Discovering Particles

Large Hadron Collider

Section of the Large Hadron Collider

The European Laboratory for Particle Physics (CERN), hosts a unique arrangement of interlocking particle accelerators. Each of the lower-energy machines delivers particles that are either used directly in experimental studies, or are accelerated further by a higher-energy machine. The highest-energy accelerator at CERN is the Large Hadron Collider (LHC). This is a synchrotron that accelerates beams of protons or ions in both directions around a near-circular tunnel, with a circumference of 26,659 metres (16.6 miles) – a little over half the length of the channel tunnel (31.4 miles). The LHC tunnel, which is at a depth below ground of between 45 metres (towards lake Geneva) and 170 metres (at the foot of the Jura mountains), was excavated in the 1980s, and originally housed a different machine, the Large Electron- Positron (LEP) collider.

Particles reach the LHC after having their energy boosted by a linear accelerator and a series of three synchrotrons. Protons arrive at the LHC with an energy of 0.45 TeV and, under 2011 operating conditions, are accelerated to 3.5 TeV. Beams of protons travelling in opposite directions are made to collide in four caverns, each of which hosts one of the main LHC experiments: ALICE, ATLAS, CMS, LHCb. The collision energy is 7.0 TeV, the sum of the energies of the two protons involved. Following upgrades in 2013, the collision energy will be doubled to 14.0 TeV.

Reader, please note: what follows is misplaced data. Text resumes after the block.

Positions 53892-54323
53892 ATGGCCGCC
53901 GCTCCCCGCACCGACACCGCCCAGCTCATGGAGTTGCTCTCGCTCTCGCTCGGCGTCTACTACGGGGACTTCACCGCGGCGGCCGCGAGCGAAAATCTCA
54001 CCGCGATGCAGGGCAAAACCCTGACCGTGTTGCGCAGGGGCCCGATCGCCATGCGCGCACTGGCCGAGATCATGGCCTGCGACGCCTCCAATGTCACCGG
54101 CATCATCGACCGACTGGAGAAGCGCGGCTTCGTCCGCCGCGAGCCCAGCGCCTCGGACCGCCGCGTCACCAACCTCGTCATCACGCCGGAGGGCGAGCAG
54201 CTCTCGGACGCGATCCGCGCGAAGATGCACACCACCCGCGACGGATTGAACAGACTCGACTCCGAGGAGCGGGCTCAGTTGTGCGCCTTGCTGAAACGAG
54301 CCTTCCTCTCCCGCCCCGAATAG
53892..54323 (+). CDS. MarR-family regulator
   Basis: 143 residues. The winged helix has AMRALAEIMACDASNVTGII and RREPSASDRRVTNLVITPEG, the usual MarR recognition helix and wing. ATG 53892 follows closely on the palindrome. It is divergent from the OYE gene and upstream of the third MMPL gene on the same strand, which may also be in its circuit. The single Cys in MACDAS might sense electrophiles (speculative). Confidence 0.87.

Keeping protons with energies of up to 7.0 TeV circulating at the LHC requires powerful magnetic fi elds. The main contribution to these comes from 1232 electromagnets, each 14.3 metres in length. The magnets are operated in liquid helium, at a temperature of –271.3°C – colder than outer space (–270.5°C). At this temperature, the niobium-titanium alloy of the magnet coils acts as a superconductor, allowing the large electric currents needed to produce magnetic fi elds of the required strength. Overheating magnets caused damage shortly after protons were fi rst circulated in the LHC, in September 2008. Remedial work, to repair the damage and to prevent a repeat of the problem, were carried out during an extended shutdown.

The LHC has been the world’s highest-energy particle accelerator since November 2009. It took the world record for collision frequency in April 2011, and improves on this on a regular basis.

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